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How to Position Your Agency for New Business Success

How to Position Your Agency for New Business Success

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Written by Steve Boehler & Barry O’Neil

Today we’ll be looking at creating an effective positioning statement for your agency.

Three Critical Aspects of Effective Differentiation

While it’s impossible to create a completely original positioning statement (that is still clear and effective), the differentiators your agency already has can be combined to create a powerful competitive advantage.

To craft your positioning statement, first ensure that your agency has the following:

  1. A compelling agency philosophy that inspires clients and employees and provides confidence in your quality of work.
  2. An insight-driven strategic process that enables strategy to come alive through powerful work.
  3. An interaction process that gives prospects a feel for what it’s like to work with your agency.

Let’s look at what these assets can do and what each should include.

Elements of a Great Agency Philosophy 

The goal of an agency philosophy is to inspire confidence in your work. It gives you a unified voice and singular message to the marketplace. This philosophy will be the creative embodiment of your differentiation by stating:

  • How the agency describes success
  • How the agency defines good work
  • How the agency stands out from the crowd
  • How the agency inspires its staff

“Storytellers for the Information Age is our philosophy and One Story, Many Voices is how we do it. There’s so much information today and everything got so fragmented. There’s so many channels now. Everything was pulled apart because there’s so much access to information now that we felt you needed to bring it back into one thing. Marketers were doing one thing on TV and another thing online and another thing on their website. It was all different stories. We felt that clients needed their one story, that one true thing that they stand for. So it’s a story being told in many different ways and a lot of different timings, but it’s the same story.” Mark Figliulo, Founder and Creative Chairman, FIG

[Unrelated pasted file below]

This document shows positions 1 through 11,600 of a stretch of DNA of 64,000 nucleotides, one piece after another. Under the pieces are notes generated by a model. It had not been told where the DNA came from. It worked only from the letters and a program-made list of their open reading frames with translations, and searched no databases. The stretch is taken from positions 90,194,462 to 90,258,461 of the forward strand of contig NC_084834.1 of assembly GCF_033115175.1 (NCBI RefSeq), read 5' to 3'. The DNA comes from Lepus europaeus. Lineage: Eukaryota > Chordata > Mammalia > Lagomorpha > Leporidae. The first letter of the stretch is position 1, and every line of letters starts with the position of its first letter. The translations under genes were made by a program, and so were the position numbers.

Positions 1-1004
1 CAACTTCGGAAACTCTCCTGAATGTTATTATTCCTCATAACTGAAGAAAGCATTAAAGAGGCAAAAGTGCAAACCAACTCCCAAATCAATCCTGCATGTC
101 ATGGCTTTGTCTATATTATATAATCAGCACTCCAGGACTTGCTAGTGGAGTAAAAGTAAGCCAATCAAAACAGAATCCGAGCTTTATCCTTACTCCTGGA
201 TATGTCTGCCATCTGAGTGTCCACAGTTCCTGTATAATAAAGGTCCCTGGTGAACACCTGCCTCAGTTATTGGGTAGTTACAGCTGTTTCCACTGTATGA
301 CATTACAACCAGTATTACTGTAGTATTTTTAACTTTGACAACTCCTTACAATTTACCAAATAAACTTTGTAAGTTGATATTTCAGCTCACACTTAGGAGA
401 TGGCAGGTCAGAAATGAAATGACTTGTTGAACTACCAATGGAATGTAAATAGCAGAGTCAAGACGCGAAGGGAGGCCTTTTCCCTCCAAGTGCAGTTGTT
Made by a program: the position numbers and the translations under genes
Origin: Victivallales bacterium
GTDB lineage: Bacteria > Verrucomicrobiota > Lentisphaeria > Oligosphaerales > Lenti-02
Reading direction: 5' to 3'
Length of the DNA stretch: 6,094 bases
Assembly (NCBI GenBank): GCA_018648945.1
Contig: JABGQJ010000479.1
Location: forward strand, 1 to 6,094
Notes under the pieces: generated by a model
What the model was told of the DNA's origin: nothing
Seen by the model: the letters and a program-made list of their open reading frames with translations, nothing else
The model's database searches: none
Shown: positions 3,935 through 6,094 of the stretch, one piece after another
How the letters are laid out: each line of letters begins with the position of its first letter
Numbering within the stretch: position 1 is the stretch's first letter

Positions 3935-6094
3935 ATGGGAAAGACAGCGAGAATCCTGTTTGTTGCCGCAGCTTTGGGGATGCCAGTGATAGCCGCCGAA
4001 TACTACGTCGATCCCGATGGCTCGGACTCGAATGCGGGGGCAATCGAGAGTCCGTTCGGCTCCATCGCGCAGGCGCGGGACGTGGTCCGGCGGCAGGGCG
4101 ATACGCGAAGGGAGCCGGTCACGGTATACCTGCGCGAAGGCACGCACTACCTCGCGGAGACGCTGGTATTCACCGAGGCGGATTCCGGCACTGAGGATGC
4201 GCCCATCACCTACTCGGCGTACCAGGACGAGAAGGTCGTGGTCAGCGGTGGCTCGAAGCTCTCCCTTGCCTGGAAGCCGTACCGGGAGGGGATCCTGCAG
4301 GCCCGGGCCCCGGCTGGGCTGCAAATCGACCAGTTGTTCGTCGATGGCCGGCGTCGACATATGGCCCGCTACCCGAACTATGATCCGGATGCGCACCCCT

Elements of a Great Strategic Process

This process will give confidence that you can create successful work time and time again. If you have a track record of addressing business issues, defining your process should be as simple as spelling out how you did it. Such a process should:

  • Address critical contexts: brand, category and consumer
  • Fit the agency culture, positioning and philosophy
  • Provide value before work begins
  • Inspire great work
Kaplan Thaler Group’s Strategic Process prior to Publicis acquisition

Kaplan Thaler Group (KTG) was once the fastest growing major creative shop in the US. Founded in 1997 by Linda Kaplan Thaler and Robin Koval, and eventually acquired by Publicis, KTG shot to fame as a result of strategically insightful, brilliant campaigns that drove amazing results for their clients. Their positioning was based on the idea of creating a “Bang!” by driving consumers with a big, bold, strategically sound idea. That idea was inspired by a rigorous strategic process.

Elements of a Great Interaction Process